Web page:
The Real Reason They Punish Horse Thieves
This past month I read the following statement by George Savile, Marquis of Halifax: “Men are not hanged for stealing horses, but that horses may not be stolen.”
It’s an interesting statement. What he means is that the punishment is not an attempt to mete out a precise eye-for-eye sense of just repayment for a crime. Rather, the aim of the hanging is to communicate a message to others who might themselves be pondering horse thievery.
Based on all the titles he once wore, from Baron to Viscount and a smattering of other high-sounding roles, George Savile, the 1st Marquis of Halifax, was evidently a 17th century “Somebody.” I’ve seen him quoted more than a few times over the years.
I cite this quote about horse thieves because it leaped from the page when I pondered it, bringing to mind a number of related anecdotes and corollary considerations.
It’s a common misconception that the aim of punishment is to get people to straighten out, to put their lives in order morally. That is, many idealists imagine that putting people behind bars has the intent of forcing people to think about their behavior, and change for the better.
If punishments were carried out for the benefit of the criminal, how do you explain the death penalty? Or this story, for example, about General Custer.
In 1876, General George Armstrong Custer was part of a three-pronged assault on the Sioux Nation, marching across Montana under the Big Sky. In his zeal to be first on the scene and gain more glory for himself, he pressed his men to march without ceasing, the 100-degree sun taking its toll on the men’s fortitude.
At a certain point, they marched past a lake. The General ordered the men to keep marching and not stop. Two soldiers, desperately thirsty, broke ranks and ran to the water’s edge. For their disobedience, Custer had them shot.
Was this a fair penalty? Did this action make them better soldiers? The aphorism by Savile indicates that the action of Custer was not intended to be a fair punishment for the dereliction of duty, but rather to keep the other soldiers in line.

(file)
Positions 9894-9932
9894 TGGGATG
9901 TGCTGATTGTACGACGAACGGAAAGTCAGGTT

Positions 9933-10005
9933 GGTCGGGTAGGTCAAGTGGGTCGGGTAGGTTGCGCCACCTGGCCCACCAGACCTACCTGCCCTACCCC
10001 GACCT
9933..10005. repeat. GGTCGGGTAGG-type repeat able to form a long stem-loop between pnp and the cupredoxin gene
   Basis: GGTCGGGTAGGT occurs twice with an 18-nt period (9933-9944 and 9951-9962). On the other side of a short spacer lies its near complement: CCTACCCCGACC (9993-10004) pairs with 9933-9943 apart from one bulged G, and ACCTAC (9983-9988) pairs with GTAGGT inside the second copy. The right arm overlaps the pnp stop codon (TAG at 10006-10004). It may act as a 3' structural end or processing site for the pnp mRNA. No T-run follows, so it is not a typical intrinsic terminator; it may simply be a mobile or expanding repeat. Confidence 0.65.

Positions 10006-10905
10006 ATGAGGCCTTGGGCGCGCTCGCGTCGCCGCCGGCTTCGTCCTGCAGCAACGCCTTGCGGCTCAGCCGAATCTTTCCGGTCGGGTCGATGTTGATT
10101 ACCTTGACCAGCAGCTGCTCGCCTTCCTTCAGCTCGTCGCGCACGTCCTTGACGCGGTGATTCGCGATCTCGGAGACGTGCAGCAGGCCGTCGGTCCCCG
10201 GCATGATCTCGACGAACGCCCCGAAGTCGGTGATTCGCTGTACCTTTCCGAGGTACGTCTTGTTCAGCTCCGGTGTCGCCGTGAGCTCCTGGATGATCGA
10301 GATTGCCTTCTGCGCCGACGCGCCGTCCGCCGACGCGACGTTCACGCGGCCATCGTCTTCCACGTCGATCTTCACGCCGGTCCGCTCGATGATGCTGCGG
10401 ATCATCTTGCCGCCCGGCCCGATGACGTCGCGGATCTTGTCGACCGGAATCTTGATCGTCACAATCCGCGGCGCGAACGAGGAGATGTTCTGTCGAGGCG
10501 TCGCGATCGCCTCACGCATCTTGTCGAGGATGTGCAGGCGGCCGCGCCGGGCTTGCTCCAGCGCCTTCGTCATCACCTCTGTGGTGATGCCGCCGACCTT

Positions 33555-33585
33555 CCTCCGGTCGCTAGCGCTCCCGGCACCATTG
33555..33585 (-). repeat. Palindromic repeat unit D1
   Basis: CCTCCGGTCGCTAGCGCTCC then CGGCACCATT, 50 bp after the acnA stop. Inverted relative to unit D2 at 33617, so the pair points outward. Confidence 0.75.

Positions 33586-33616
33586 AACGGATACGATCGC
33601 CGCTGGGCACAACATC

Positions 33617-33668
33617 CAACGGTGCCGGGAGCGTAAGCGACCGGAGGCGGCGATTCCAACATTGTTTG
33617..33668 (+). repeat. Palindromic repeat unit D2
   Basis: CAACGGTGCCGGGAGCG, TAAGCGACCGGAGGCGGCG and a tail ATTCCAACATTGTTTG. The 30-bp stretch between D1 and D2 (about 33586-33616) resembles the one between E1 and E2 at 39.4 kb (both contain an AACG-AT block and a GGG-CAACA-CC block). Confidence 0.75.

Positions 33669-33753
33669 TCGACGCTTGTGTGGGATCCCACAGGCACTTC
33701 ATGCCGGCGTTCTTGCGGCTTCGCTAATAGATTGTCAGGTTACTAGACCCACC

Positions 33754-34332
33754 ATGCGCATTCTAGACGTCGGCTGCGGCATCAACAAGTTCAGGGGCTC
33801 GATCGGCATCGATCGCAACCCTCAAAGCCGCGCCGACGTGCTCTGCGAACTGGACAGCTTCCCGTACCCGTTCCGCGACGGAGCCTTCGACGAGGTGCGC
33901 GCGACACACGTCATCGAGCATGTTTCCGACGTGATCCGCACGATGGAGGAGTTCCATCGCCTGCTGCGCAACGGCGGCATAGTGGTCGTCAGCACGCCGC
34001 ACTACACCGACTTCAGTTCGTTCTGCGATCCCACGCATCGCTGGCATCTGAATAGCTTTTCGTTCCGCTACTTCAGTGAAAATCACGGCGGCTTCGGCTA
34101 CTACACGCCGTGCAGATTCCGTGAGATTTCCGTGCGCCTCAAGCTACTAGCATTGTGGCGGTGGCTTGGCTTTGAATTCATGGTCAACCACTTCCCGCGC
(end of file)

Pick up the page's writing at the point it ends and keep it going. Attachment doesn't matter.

This is what many Northerners failed to understand about the practice of lynchings in the Deep South. Many assumed the burning crosses, and especially lynchings, were aimed at the victims, the persons singled out and strung up. That isn’t what it was at all. It’s a very public act designed to send an ugly message. The shocking, disproportionate punishment (violent death) had one intent: to keep blacks cowed, submissive, and “in their place.”
It is only against this backdrop that we can understand the widespread reaction to the death of George Floyd.
THE ETHICS OF PROTEST
Just as the right to peaceful assembly and freedom of speech is written into the Bill of Rights, so too is the recognition that these and other rights are not carte blanche freedoms without limits. We’re well acquainted with the rule that it is illegal to shout “Fire!” in a crowded theater. That is, our speech can be categorized as good, neutral, evil, and bad taste. Not all speech has equal value.
Likewise, not all wars are created equal. Hence, the ethical concept of just war theory was created. When, if ever, is war justified? There are pacifists who will oppose all war, whereas there are others who would assent to the notion that if invaded by a foreign power war is legitimate and paying taxes to maintain a strong military as a deterrent is necessary.
In a similar vein, protesting has ethical constraints, which seldom get articulated. Whereas the looting and destruction of property have been abhorrent and even shocking to most Americans, few have a real sense of what is O.K. and not O.K. in the realm of public protest. When put to the test, it is helpful to have clearer guidance than mere gut feeling.
As one might expect, a lot of this thinking has already occurred in think tanks and academic circles. Ethicists wrestle with all manner of issues and this happens to be one of them. The aim of many such persons is to get people to think a little more deeply than they are used to about the implications of what they do.
Here, for example, is a list of questions from Jack Marshall, an ethicist who maintains a blog called Ethics Alarms. He begins his 12 Question Checklist with the question, “Is this protest just and necessary?”
By means of a series of follow up questions he seeks to have us consider our motives, the means we use, the objectives, the costs, who will pay the bill, and how many innocent people will be adversely affected.
This question especially stands out because I think we all know the answer. “Are the protesters prepared to take full responsibility for the consequences of the protest?”
It points to the matter of responsibility, an issue that Dylan addressed in his song “Who Killed Davey Moore?” Everyone has an excuse for why they were not responsible for the death of this boxer. On a grander scale, who was responsible for the destruction of 220 businesses in Minneapolis-St.Paul these past two weeks?
I do not condone violence. I offer these thoughts to provide perspective. I believe all constituencies need to have a voice, and seats at the table of power. Otherwise, there will be further injustices and continued violence.
It’s time to pause, listen, and learn.